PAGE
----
in a Japanese Pond

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Extracts from my an unpublished book on my cultural experiences in Japan.

Still Learning

My life here has been rich, but the country seemed determined to make me regret leaving. I was drafting a letter - which would form the basis for this chapter - in my head one afternoon on the way into Sannomiya when, on boarding the train, I found that the driver had left the blind up between his compartment and ours. I'd never seen this before and spent the trip watching both the driver and the person standing beside him, who appeared to be a trainee. Every twenty seconds or so, the driver would raise his gloved right hand, making a gun beside his ear, then drop it down to shoot at some undefined target. I might have thought that he was doing it for fun, but the man next to him was only fractionally behind in doing the same thing. As I watched more closely, I thought I could see some pattern - they were doing it whenever they passed a numbered yellow sign on the side of the track. After every third time or so, the driver would check his watch, run his finger down a schedule taped to his window and snap his finger at the air as if mentally checking an item off a list. This, I realised, was their method for keeping the train on schedule, and perhaps to keep the drivers awake. I wondered if they'd opened the blind for my benefit. It was as if some higher power said "we'll make him realise he doesn't know everything about this country!"

By |November 20th, 2001|Categories: in a Japanese Pond|0 Comments


Towards the end of my stay, I came home to find a tent set up in the empty block next door. "It's Takeshi's punishment," I was told, though not what the crime was. "He has to sleep outside for three nights." 'Cool,' I thought. 'Not much worry about curfews if you're sleeping in a tent.' It was set up quite comfortably with a futon and a cassette deck, but apparently Takeshi didn't like it. When I came home the following day, the tent was gone. "He was too scared to stay outside," Okaasan told me, laughing, "so he came inside at one o'clock this morning." Which meant that they'd left the door unlocked for him as well.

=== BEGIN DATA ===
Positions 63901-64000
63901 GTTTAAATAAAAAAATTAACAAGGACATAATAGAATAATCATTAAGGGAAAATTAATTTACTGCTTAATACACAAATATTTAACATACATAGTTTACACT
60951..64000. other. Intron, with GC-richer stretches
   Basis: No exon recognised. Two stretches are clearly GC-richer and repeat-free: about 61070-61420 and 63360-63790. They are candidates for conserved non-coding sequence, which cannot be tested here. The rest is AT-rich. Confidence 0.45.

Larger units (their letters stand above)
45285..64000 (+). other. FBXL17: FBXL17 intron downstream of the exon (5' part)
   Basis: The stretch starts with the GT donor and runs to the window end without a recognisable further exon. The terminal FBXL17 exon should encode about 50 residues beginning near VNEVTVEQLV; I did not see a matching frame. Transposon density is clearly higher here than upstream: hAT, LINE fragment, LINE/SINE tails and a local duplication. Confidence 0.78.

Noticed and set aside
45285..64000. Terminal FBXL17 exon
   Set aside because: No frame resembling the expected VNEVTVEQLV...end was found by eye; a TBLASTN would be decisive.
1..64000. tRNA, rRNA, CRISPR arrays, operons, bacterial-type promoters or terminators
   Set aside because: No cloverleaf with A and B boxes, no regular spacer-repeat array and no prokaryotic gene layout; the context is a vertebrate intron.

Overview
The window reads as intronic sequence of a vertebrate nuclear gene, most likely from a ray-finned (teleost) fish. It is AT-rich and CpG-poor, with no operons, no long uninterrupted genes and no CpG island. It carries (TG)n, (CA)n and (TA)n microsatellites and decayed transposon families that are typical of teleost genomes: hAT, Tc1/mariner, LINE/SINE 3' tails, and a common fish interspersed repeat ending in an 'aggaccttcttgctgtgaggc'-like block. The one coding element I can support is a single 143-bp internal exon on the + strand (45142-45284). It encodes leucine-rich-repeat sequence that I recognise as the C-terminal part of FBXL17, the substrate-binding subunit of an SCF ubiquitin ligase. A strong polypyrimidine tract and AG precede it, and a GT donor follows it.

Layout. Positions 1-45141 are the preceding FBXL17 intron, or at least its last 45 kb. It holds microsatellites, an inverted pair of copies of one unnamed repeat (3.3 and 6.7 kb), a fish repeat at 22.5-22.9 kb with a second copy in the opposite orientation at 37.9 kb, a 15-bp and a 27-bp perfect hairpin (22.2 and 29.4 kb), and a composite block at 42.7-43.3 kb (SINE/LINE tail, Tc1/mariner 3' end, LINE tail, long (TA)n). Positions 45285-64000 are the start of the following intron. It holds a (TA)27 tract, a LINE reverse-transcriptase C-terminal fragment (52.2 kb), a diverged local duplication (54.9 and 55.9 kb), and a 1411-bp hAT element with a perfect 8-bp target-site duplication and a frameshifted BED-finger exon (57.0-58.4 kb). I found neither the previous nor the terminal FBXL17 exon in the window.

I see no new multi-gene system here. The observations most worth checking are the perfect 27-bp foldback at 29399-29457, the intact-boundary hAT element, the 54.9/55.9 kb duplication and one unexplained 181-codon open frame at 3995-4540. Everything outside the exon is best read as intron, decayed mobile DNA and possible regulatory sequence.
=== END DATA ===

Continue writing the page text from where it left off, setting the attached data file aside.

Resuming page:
By |October 20th, 2001|Categories: in a Japanese Pond|0 Comments


I pulled up at a set of traffic lights - red, yellow and blue lights laid horizontally - and waited until they turned blue, then began to pull out. Another car screamed across our path, horn tooting, and I remembered that traffic rules in Japan are considered more as guidelines than obligations. Nagoya is famed as the city with the highest rate of car accidents and I recall cowering in the back seat on a number of occasions when Okaasan drove through lights up to thirty seconds after they'd turned red, or drove down the wrong side of the road rather than waiting for the traffic to move forty metres so she could turn right legally. I took the next few intersections carefully and finally we were out on the coastal road winding along gorgeous cliffs, looking out at an opalescent blue ocean.

By |August 20th, 2001|Categories: in a Japanese Pond|0 Comments


"It's so unfair," said Kayo, breaking the silence. "It's not my fault that the economy is bad at the moment." "You've been with the same company for seven years. Maybe it was time to move on, anyway." "That's not the way it works in Japan. We've been brought up to be loyal to the company. It's like joining a new family, and we're supposed to be part of it for life. We work hard for the company and it looks after us." That attitude was changing. When the bubble burst in the nineties, many companies and businesses were shut down, leaving people on the streets. Japanese employers had started to accept the new reality and were less loyal to their employees, but the employees hadn't lost their loyalty to the companies. It was a harsh reality for many people.

By |July 20th, 2001|Categories: in a Japanese Pond|0 Comments


The rock walls rose steeply on either side of us, and the river gently pushed us towards the rapids ahead. There was time enough to get back to the raft and prepare for those when we got closer. For now, the members of the hiking club were free to float in the clear, blue water, looking at the sky, the rocks and the sandy riverbed. "So this is what a river is supposed to look like." I turned to see Okada-san's wistful expression, and felt my own eyes brim. "You know," she continued, "I always wanted to travel overseas, just to see a real river. I didn't realise we had one just a few hours from home."